Venezuelan Firm Seeks to Help Immigrant Workers; Critics See Political Motives
By Alejandro Lazo
Washington Post Staff Writer
Tuesday, August 5, 2008; Page D08
Citgo, the Venezuelan-owned oil company, is making a $1.5 million donation to the Silver Spring nonprofit group CASA of Maryland to help fund educational, training and economic development programs for low-income and immigrant workers.
The contribution is the latest effort by Venezuelan President Hugo Chávez to reach out to the poor in the United States in what critics call an attempt to curry favor with low-income Americans and embarrass President Bush.
The donation will be spread over three years to help fund the group's $4.4 million vocational training and economic development program. It will offer day laborers and other low-income workers skills courses in the construction trades, counseling to small business owners and access to social services. One of the programs encourages the formation of worker-owned cooperatives. Chávez has encouraged such cooperatives as part of his so-called Bolivarian Revolution.
Chávez's alliances with countries such as Iran and Cuba and his bellicose rhetoric against Bush -- whom he referred to as the "devil" in a speech to the United Nations -- have heightened tensions between the two countries. CASA accepted the money despite the strain, said Kim Propeack, advocacy director for the group, because few corporations have stepped up to make similar donations.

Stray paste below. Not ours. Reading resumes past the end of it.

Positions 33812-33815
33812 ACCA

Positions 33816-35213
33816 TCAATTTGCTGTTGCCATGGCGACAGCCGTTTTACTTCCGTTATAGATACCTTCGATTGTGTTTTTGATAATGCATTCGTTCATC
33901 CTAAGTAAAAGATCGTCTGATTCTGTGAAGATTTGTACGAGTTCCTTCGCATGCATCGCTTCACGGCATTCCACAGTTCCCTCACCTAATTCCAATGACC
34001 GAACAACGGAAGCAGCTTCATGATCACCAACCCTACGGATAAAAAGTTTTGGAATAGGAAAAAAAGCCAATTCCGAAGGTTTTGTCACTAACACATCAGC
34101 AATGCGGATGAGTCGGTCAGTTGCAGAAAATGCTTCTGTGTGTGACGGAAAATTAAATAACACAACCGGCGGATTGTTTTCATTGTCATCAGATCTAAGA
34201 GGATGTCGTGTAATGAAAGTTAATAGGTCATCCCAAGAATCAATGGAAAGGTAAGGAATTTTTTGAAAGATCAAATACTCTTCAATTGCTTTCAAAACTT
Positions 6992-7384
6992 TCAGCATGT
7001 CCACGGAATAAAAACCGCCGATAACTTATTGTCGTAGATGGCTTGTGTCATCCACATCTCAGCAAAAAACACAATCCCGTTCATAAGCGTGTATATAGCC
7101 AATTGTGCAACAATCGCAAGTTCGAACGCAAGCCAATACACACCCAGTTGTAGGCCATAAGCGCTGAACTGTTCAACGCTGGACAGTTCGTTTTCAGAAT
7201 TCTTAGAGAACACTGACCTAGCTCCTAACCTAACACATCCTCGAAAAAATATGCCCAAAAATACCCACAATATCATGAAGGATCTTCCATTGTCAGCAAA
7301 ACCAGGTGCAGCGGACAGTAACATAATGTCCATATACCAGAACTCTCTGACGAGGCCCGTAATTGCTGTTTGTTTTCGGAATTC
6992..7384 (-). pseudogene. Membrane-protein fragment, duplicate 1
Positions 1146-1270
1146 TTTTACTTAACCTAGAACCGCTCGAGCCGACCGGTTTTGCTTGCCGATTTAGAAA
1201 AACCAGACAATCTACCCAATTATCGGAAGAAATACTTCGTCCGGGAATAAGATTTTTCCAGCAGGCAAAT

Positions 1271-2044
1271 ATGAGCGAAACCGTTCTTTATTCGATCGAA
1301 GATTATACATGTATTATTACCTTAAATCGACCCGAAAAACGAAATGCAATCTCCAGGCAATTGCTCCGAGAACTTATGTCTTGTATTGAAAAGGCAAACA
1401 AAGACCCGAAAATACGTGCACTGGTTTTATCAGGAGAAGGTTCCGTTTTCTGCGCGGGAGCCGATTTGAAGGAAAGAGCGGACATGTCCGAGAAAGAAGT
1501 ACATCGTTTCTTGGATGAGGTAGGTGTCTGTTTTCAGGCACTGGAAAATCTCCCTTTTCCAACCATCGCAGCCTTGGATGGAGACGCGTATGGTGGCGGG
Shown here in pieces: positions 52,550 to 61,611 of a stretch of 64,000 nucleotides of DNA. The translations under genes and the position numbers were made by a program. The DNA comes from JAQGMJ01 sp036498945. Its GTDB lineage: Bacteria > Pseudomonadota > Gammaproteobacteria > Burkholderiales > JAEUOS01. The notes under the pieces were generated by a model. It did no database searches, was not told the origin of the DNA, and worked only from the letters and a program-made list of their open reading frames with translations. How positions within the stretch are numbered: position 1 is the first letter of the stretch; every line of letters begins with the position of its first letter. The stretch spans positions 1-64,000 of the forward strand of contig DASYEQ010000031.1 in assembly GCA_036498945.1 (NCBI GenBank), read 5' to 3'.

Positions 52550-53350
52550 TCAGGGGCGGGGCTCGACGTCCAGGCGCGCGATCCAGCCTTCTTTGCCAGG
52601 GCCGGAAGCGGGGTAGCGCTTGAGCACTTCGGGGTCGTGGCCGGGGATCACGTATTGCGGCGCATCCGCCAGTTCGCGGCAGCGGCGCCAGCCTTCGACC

"Citgo is a large corporation, and it is all too rare in this world that large corporations have a responsibility to the community from which they garner their profits," Propeack said.
Others focused on Chávez's political goals. "He is committed to creating this constituency in the United States and also to embarrassing the United States," said Michael E. Shifter, vice president for policy at Inter-American Dialogue, a policy forum on Latin America-U.S. relations. "That here is this Third World country that is really taking care of social problems in the United States that the United States is not able to deal with -- I think that is politically what Chávez tries to do."
Bernard Aronson, former assistant secretary of state for inter-American affairs, said that it is understandable why groups like CASA, which he called a "worthy" organization, would take the money. He said that while the donations are part of a larger attempt by Chávez to influence policymakers in this country, he is skeptical of their power.
"How they conduct themselves in the region, and the nature of democracy internally and their relations with Iran -- I think those things are going to weigh more heavily than the modest donations they have made to domestic groups," Aronson said.
Citgo began its advocacy efforts in 2005 by offering a 40 percent discount on heating oil for poor households in Massachusetts through the nonprofit Citizens Energy Corporation, founded by former congressman Joseph P. Kennedy II. Citgo expanded to other states, including in the Washington area two years ago, partnering with CASA of Maryland to help distribute the oil. Last winter, Citgo said it provided about 112 million gallons of discounted fuel to more than 224,000 households in 23 states.
The program received considerable media attention last year, when Citgo began running advertisements for the program, some of which featured Kennedy. Citgo has stepped up its advocacy efforts in other ways, particularly in New York's South Bronx, where it is funding social and economic development programs through nonprofit groups there.